The Wild was playing the 55th game of its 15th regular season on Saturday afternoon. When it lost, Mike Yeo became the team’s first coach to be dismissed during a season.

John Torchetti was summoned from Iowa to serve as the interim coach, even though the Wild’s farm club in Des Moines has been woeful. The Wild will be playing its 1,170th regular season game on Monday night in Vancouver and Torchetti will be the franchise’s fourth head coach.

This is a considerable contrast to Minnesota’s previous NHL franchise, the North Stars. They started as a franchise in the fall of 1967, and Charlie Burns became the team’s fourth head coach in the 182nd game of their history.

That’s counting Wren Blair twice. He was the general manager and coach in the first 74-game season, gave the job to John Muckler early in the second season [1968-69], took it back after 35 games, and then stepped aside again for Charlie Burns 32 games into the 1969-70 season.

Replacing a coach in the middle of a season might seem as though it’s a dramatic action with Yeo and the Wild. It was barely a headline on the front sports page of a Twin Cities newspaper during the first two decades of the North Stars’ 26-year existence.

To repeat: Muckler replaced Blair early in the 1968-69 season, Blair fired Muckler after 35 games and took the job back, and then Blair appointed Burns to replace him halfway through the 1969-70 season.

After which: Parker McDonald replaced Jack Gordon during the 1973-74 season,  Gordon (then the GM) returned for 1974-75 only to replace himself with Burns, Andre Beaulieu replaced Ted Harris in 1977, new hockey boss Louie Nanne replaced Beaulieu with 29 games left in 1977-78, Glen Sonmor replaced Harry Howell 11 games into 1978-79, Muzz Oliver replaced Sonmor in 1982-83, Sonmor replaced Bill Mahoney in 1984-85, and Sonmor replaced Lorne Henning at the end of the 1986-87 season.

I think that’s all of them: Eleven in-season coaching changes during the North Stars’ first 20 seasons in Bloomington.

Muckler, Harris, Beaulieu, Mahoney and Henning were Yeo-like, in-season firings. Blair and Gordon replaced themselves, Sonmor ran into trouble with drink (for which he received treatment and became a sobriety crusader), and Howell quickly found out that he didn’t want to be a coach.

There was almost coaching stability during the North Stars’ last half-dozen years before they departed for the hockey hotbed of Dallas. The three coaches all made it through full seasons – one for Herb Brooks, two for Pierre Page and three for Bob Gainey.

That means the last in-season firing of an NHL coach around here prior to Yeo came on March 31, 1987, and it was an all-timer. Nanne fired Lorne Henning and replaced him with Sonmor with two games remaining in the regular season.

Louie was desperate to join the elite 16 clubs advancing to the playoffs in a 21-team NHL. The North Stars were locked in a battle for fourth with Toronto in the Norris Division, where all five teams were destined to finish below the 80-point mark that designated a .500 record.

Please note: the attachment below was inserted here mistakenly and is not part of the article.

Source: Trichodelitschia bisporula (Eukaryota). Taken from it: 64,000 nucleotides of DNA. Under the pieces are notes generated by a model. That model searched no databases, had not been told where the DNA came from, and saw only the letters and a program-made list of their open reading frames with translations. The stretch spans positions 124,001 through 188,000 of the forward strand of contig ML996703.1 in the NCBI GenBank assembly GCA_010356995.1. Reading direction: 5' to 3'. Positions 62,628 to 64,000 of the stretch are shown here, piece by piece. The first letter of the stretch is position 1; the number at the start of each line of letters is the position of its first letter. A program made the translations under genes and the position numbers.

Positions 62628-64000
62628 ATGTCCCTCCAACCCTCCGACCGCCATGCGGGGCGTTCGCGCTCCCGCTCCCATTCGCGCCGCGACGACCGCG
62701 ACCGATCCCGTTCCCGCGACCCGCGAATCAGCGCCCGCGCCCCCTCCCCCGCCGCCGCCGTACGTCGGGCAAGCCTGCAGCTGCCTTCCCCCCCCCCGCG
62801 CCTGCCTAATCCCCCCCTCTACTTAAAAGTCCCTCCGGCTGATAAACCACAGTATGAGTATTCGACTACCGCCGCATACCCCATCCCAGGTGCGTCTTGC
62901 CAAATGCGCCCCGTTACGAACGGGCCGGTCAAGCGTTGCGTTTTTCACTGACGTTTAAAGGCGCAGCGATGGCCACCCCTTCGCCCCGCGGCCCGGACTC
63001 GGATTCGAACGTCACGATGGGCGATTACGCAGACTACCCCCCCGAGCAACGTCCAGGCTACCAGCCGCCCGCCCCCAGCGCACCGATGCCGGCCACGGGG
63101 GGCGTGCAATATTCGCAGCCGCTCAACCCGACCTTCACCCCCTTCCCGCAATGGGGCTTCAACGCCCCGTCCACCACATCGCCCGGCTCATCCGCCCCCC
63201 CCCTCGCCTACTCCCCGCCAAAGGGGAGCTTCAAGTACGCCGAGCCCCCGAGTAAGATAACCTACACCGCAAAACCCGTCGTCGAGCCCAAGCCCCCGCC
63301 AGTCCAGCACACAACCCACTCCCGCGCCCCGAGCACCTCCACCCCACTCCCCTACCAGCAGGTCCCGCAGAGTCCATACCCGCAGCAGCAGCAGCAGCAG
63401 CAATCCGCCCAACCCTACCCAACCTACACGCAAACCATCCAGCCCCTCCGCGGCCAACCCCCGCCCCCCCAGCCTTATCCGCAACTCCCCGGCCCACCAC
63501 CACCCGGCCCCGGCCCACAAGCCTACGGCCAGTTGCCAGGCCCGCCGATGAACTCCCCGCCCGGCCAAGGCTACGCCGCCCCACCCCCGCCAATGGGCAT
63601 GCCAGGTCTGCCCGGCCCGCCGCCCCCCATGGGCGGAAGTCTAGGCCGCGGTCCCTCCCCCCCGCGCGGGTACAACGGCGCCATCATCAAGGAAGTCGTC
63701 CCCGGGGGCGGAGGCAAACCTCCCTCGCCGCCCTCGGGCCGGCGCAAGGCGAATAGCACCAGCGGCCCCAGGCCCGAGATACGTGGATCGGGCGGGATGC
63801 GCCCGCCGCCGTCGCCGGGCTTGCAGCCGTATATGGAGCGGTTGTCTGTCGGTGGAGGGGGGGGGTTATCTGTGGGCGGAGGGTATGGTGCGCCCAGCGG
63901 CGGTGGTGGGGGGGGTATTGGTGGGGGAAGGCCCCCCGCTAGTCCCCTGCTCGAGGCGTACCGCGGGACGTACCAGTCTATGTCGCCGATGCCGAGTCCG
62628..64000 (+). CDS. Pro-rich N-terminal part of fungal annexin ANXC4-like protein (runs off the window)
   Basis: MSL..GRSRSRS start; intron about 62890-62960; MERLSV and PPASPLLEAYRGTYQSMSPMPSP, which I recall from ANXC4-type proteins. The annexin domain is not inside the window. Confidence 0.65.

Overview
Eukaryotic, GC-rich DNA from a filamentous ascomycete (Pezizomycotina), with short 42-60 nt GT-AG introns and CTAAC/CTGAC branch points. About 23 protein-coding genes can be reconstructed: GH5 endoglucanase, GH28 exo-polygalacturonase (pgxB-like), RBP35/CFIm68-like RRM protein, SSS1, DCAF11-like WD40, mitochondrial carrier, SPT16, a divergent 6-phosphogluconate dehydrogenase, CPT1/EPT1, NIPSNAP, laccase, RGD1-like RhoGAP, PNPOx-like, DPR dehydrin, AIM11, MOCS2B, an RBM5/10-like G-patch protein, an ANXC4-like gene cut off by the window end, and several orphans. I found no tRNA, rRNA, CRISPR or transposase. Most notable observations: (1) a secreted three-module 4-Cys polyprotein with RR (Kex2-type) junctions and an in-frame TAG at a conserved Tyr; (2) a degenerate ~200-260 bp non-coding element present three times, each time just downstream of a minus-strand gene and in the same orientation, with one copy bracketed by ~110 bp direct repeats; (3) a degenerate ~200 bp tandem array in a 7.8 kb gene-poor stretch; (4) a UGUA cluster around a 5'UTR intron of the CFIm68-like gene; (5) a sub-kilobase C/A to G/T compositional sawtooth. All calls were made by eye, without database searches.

Sonmor managed a tie with the Blackhawks and a loss in St. Louis. The Stars finished with the same 70 points as Toronto, but the Maple Leafs won the tie-breaker with 32 wins compared to 30.

The first two rounds were played within the division, and Louie’s theory that advancement was possible if the Stars could have squeezed into the playoffs was not misplaced. The Maple Leafs defeated division-winning St. Louis in the first round before losing to Detroit.

The Timberwolves have not been challengers to the North Stars when it comes to in-season coaching changes, although they have had five: Sidney Lowe for Jimmy Rodgers in 1993-94, Flip Saunders for Bill Blair in 1995-96, Kevin McHale for Saunders in 2004-05, Randy Wittman for Dwane Casey in 2006-07, and McHale for Wittman in 2008-09.

McHale replaced Wittman on Dec. 8, 2008. Since then, the coaches have stayed through their full seasons: Kurt Rambis for two, Rick Adelman for three (although he missed a portion of a season due to his wife’s health and Terry Porter served as coach), and Flip for one before his death.

Presumably, Sam Mitchell will get the final one-third of this season to see if there is more progression or if regression appears with the youthful nucleus.

Even with in-season firings becalmed in the chaotic coaching leagues of the NHL and the NBA in these parts, there has been a bit of history made in that area with other major sports entities:

Brad Childress became the second coach in Vikings history to be fired in-season on Nov. 23, 2010, with the Purple at 3-7. Dennis Green was the first, and that came with one game left in 2001 – and with The Sheriff insisting that he had resigned.

Tim Brewster became the first Gophers football coach to be fired in-season on Oct. 17, 2010 with a 1-6 record. Dan Monson also was the first Gophers’ men’s basketball coach to be fired in-season on Nov. 30, 2006, although it was passed off as a resignation.

Jim Dutcher did resign in-season on Jan. 26, 1986, after the U of M administration decided to forfeit a game at Northwestern following a rape accusation against three players in Madison, Wis. The three were later acquitted.

The Twins? I jotted down the in-season managerial changes from memory:

Sam Mele for Cookie Lavagetto in 1961 (season one in Minnesota), Cal Ermer for Mele in 1967, Frank Quilici (at age 33) for Bill Rigney in 1972, Johnny Goryl for Gene Mauch in 1980, Billy Gardner for Goryl in 1981, Ray Miller for Gardner in 1985, and Tom Kelly for Miller in 1986.

All those in-season managerial changes were firings, other than Mauch’s sudden resignation in late August of 1980.

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